As senators in Albany ramp up their criticisms of Governor David Paterson for forcing them to assemble, however fleetingly, in a series of extraordinary sessions and then threatening to dock their pay, it's worth pointing out that Paterson himself was wary of precisely this scenario.
In a long sit-down interview this month, I asked the governor if it wasn't already time for him to start being more forcefully involved with the senators, who by then had made it clear they were going to be unable to resolve their crisis by themselves.
"This is what I'm trying to get people to understand about my role," said Paterson. "If I give into the fears and anxieties of people about the process, and go and do something like that, I'll be the one on the front page, not some of the people whose reputations are being crucified right now."
I asked him whether, if his intervention achieved something, he couldn't be on the front page in a good way.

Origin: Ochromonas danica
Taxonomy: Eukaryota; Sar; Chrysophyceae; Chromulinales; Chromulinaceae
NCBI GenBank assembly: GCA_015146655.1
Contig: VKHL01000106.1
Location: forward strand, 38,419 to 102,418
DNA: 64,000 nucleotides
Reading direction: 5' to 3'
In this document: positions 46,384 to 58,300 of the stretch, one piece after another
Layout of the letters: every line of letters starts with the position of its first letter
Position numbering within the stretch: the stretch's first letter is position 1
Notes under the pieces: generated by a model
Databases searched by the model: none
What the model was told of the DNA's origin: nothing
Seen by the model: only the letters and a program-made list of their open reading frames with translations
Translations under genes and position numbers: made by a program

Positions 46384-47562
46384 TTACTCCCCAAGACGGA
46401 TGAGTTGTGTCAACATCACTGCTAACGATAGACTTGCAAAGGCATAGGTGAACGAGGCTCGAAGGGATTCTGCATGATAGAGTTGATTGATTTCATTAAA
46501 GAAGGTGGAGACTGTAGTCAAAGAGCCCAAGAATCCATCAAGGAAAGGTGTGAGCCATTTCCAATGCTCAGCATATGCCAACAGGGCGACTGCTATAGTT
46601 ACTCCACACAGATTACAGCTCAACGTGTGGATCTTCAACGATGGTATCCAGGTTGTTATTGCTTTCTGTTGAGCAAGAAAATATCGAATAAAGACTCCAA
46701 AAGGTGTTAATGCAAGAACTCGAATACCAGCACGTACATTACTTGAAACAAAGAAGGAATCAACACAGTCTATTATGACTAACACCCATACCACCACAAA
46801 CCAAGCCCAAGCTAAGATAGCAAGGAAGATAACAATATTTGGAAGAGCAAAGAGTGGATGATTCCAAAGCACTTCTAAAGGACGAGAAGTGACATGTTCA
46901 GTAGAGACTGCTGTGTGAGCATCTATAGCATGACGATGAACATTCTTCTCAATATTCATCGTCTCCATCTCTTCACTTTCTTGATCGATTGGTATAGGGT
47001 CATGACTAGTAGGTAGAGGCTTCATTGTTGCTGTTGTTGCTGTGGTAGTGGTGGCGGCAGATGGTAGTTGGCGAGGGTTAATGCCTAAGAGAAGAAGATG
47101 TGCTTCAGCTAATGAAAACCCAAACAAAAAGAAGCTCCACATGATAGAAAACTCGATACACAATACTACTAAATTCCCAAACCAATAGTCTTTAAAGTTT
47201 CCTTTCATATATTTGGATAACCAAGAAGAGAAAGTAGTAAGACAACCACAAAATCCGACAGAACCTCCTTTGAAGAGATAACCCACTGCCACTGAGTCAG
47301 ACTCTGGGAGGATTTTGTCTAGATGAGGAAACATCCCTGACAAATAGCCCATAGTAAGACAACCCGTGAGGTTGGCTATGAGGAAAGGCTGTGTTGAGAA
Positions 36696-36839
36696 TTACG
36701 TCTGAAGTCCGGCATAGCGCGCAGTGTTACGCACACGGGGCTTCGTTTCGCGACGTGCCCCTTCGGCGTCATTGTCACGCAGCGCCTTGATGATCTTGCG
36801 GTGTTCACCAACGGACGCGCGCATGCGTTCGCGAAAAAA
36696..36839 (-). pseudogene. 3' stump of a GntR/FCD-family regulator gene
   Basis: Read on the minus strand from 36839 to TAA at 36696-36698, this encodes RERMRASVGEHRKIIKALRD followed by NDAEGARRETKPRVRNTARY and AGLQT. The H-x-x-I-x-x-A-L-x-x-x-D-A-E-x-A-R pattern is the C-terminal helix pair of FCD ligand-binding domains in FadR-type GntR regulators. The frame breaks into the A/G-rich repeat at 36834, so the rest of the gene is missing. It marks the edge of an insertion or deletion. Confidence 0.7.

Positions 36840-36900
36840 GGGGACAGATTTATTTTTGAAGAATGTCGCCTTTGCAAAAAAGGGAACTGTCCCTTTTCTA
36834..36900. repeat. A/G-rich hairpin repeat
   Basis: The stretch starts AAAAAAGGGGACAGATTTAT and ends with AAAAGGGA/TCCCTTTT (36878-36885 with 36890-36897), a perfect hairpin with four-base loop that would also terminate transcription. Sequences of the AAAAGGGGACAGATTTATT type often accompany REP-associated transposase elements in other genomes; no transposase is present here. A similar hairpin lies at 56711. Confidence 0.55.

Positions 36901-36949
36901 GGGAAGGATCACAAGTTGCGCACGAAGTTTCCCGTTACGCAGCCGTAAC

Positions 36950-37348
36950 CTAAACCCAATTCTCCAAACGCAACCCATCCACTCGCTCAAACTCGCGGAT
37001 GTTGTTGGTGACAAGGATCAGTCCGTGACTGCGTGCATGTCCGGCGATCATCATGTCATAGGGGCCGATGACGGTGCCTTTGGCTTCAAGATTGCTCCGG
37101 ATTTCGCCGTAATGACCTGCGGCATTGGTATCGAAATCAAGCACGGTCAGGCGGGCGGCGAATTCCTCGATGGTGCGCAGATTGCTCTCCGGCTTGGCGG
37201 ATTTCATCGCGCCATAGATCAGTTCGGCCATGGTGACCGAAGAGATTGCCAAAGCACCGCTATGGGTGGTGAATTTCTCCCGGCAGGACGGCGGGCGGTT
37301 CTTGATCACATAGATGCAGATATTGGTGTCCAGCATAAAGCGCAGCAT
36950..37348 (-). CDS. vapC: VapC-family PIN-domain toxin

"If there is a silver lining around this dark cloud, that has even been dark by Albany standards, it is that we might come in and see necessary regulation that we were not assured was going to get on the floor this year get on the floor," he said. "And if that happens, the Senate could vote up or down, maybe a couple of bills might lose—that's a novel thing, a real democracy! I never hear the reformers talking about that. Put the legislation on the floor. Just the fact that it shows a real democracy could persuade the Assembly to address legislation more differently and then we would start to suddenly see some real action occur. And then I think New Yorkers would feel a lot better about the way Albany is being managed.
"So what I'm doing is saying to the leaders—there are 51 bills that are going to sunset that aren't even controversial. Why can't you all stipulate to the fact that you'll pass the bills. Go in. You can pass that legislation. You don't necessarily need leaders to put bills on the floor. I think there would be a process that would be different than anything I have seen in 24 years here. And, I think we would see it in this session, which I wouldn't compare to phoenix rising out of the ashes, but maybe a little bit of integrity rising out of the ashes."